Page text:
How to Make a Danish Organic Table

1,220

23

Introduction: How to Make a Danish Organic Table

About: I am an Architect and Furniture Woodworker passionate for what I do. Follow me on YT as Franco Laverde

Hi! In this Instructable I will explain in detail how to make this project.

The first thing I will say: Do not feel intimidated. This could be a beginner project if you follow the step by step guide + watch the YouTube Video and ONLY if you feel comfortable using a table saw.

Make sure to subscribe to my YouTube Channel since I will publish furniture making videos and How To's forever

I focus on Design Icons so here is the link: https://www.youtube.com/feed/my_videos

Consider becoming a Patron: Become a Patron!

Supplies

+ Table saw

+ Jigsaw

+ Hand Planer or any sort of planer/ jointer

+ Router

+ Sandpaper Grit: 60, 120, 240

+Lathe or Lathe Jig for the Table saw

+Drill, bits and 27mm Hole Saw

+Clamps

+Square

+Hammer

+Screwdriver

+Wood Glue

+Wood finish (of your preference) I used Beeswax

Step 1: Lumber & Table Top

The table top was made using 5 boards of 10cms or 3.94" so that you get a table top of 50 x 81cms or 19.7 x 31.9". You will need to joint the edges so that when you glue them the table top does not show any gaps and to do so the picture shows my method for jointing with a table saw. Just put the final board over a flat board that you can trust has straight edges, then put the straight edge against the fence and slide, you will need to attach both of them with double sided tape.

After jointing edges plane the lumber and attach the boards using wood glue clamp it with even pressure, 3-4 clamps are good enough.Let it dry for 48h.

Step 2: Plane & Sand

Now you have to plane the whole surface, I used a Stanley #4 hand planer, though I would not advice to do so, use a #6 or #7 if you can an electric planer or a Kanna (japanese hand plane) take your time to level and do it properly.

After that just sand the surface starting with 60 grit, move to 120 and finally 240.

Step 3: Cutting the Kidney Shape

Now to make the organic shape you can design your own, I suggest to cut it in a 5mm MDF or thicker

Once you have it just trace the layout and proceed to cut it with the jigsaw, do not try to make it perfect, actually cut a bit to the outside since later we will trim the excess with the router using a flush trim bit and to do so, just clamp the template over the roughly shaped kidney and slowly route clockwise.

Step 4: Cleats

Start by cutting 3 pieces of 5x4x12 cms or 1.57x1.97x4.72". Then tilt your table saw blade to 8º and using a jig for bevel cuts, clamp it on top of the piece as shown in the picture after that you can trim the excess in the crosscut.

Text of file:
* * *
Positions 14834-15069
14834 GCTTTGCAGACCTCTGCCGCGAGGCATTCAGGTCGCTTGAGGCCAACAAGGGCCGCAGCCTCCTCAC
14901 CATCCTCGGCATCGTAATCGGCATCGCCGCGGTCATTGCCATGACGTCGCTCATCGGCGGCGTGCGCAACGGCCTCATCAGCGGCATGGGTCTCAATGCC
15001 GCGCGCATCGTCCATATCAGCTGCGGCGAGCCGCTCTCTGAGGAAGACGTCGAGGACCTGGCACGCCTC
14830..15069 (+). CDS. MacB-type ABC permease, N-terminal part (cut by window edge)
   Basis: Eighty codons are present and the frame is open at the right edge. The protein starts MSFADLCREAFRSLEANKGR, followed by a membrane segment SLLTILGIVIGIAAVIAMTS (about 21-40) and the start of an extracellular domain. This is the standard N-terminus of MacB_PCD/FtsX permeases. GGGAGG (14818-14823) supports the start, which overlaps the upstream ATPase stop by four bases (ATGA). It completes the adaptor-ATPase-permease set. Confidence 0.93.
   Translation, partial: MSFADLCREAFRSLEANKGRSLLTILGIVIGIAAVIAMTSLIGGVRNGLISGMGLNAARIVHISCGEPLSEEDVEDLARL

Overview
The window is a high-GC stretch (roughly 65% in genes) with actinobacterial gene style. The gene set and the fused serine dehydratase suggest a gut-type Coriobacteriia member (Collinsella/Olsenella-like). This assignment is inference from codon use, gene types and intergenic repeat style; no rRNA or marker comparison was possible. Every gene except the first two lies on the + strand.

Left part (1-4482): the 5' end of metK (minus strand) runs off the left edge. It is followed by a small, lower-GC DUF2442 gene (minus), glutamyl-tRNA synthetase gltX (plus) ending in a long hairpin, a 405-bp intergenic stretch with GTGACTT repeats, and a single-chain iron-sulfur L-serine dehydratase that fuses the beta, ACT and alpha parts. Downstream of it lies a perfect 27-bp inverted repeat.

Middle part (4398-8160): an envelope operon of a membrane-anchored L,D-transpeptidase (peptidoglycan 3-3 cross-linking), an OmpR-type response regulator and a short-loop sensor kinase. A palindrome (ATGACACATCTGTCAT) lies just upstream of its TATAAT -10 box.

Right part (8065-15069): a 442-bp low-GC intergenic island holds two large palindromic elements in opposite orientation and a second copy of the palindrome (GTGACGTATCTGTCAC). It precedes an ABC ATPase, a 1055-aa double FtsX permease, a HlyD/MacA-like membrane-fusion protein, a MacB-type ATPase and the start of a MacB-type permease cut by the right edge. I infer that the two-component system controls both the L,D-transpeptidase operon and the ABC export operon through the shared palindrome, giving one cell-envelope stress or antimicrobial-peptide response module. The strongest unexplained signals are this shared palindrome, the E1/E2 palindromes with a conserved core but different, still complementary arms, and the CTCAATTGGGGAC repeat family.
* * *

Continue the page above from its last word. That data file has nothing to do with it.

When done, drill 4 holes with a 1/4" spade bit or with a countersink, these are to screw the bolts to the tabletop, then using a 27mm or 1-1/18" hole saw, drill the center making sure not to tilt the drill, otherwise you will lose the 8º angle.

Step 5: Legs

The fancy part of the project.

Check out this video on how to make the jig:

When done, cut 3 4x4cm or 1.57x1.57" to 42.5cm or 16.73" length and screw them to the lathe jig, as indicated in the video you have to trim the corners first to prevent an accident, then attach a drill at the back and make it spin whilst the blade is running. Make sure to adjust the angle first, the inclination is 1º for these and then ready to sand with 60, 120, 240 grit.

Step 6: Attaching the Legs

The last step is to cut a slot exactly the thickness of the blade (whatever you have) in the middle of the thicker side of the leg so that you can introduce a wedge to get a tight fit into the hole of the cleat, to do so first pour lots of glue and hammer the wedge until snug, then trim the excess wedge and attach cleats to the table top using screws, be careful with the length of bolts so that they do not go through the board.

Step 7: Finish

For this project I used a Beeswax mix with turpentine, it is easy to apply by just using a sponge or steel wool, just 2 coats and it gets sealed and slightly glossy, plus, the smell is delightful.

Danish and Teak Oil can be good choices as well, it all depends on the type of wood you use and the look you want. I used Zapan, a Colombian wood very similar to walnut.

I hope you enjoyed this project and the step by step comes handy to you.

If you've got any question just ask through the comments or send me an email though my website and if you make one, i would love to see the pictures!

Step 8: Use, Enjoy & Beauty Shots

:)

Be the First to Share

    Recommendations

    • Retro Tech Challenge

      Retro Tech Challenge
    • Micro:bit Contest

      Micro:bit Contest
    • Back to School: Student Design Challenge

      Back to School: Student Design Challenge

    Comments